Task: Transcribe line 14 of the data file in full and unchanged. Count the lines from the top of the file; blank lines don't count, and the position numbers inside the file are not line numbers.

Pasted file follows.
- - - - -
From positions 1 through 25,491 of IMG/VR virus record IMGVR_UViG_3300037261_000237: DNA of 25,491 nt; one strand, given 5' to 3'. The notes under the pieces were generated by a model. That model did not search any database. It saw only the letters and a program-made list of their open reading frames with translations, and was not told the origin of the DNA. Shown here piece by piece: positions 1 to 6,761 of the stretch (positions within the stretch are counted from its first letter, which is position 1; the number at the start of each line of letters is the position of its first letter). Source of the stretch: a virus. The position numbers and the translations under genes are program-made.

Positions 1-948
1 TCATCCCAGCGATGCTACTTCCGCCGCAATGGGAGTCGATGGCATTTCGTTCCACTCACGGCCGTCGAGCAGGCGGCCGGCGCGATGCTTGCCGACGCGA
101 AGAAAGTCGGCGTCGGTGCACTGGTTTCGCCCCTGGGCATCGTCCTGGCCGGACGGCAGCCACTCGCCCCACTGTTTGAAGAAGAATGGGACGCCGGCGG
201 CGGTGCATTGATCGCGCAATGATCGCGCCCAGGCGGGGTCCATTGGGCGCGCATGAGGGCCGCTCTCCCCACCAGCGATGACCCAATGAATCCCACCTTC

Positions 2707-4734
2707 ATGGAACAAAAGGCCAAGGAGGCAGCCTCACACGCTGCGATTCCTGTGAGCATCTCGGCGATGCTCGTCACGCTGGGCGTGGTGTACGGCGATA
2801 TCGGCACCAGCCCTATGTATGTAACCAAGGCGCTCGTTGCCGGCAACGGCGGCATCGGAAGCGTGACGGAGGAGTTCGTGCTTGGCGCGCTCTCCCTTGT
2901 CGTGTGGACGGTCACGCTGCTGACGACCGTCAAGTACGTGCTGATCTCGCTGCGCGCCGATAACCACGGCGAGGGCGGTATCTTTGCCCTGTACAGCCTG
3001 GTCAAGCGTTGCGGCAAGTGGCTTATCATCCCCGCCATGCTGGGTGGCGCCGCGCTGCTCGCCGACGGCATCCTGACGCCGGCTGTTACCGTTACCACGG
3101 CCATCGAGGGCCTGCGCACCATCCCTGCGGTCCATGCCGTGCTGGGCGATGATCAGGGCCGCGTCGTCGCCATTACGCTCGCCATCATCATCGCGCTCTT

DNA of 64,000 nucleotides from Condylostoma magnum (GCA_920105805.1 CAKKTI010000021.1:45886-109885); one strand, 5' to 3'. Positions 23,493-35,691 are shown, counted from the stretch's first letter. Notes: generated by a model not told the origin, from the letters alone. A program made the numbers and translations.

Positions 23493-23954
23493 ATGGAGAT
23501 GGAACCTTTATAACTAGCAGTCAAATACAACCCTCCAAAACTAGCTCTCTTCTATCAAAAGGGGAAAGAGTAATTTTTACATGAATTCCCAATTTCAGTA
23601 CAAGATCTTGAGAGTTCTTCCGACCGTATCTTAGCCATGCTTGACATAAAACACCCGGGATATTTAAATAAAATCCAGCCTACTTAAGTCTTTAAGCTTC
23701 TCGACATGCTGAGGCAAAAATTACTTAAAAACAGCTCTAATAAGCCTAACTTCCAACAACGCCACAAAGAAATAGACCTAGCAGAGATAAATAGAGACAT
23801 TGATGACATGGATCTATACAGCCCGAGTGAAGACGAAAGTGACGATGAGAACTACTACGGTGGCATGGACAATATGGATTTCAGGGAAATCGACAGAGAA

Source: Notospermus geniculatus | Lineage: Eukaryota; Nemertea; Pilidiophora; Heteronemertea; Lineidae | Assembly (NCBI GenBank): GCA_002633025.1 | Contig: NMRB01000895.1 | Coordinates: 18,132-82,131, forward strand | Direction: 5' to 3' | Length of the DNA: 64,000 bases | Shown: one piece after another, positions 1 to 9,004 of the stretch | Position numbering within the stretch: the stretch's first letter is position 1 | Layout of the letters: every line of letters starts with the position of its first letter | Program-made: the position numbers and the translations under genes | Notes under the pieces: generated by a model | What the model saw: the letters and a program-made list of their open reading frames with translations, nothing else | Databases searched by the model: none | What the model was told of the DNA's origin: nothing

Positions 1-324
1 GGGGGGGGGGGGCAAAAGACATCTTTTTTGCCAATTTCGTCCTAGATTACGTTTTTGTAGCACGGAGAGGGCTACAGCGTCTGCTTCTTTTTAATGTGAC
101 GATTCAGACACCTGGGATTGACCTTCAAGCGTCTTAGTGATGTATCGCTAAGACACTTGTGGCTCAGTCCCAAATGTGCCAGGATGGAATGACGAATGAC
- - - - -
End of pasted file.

23493 ATGGAGAT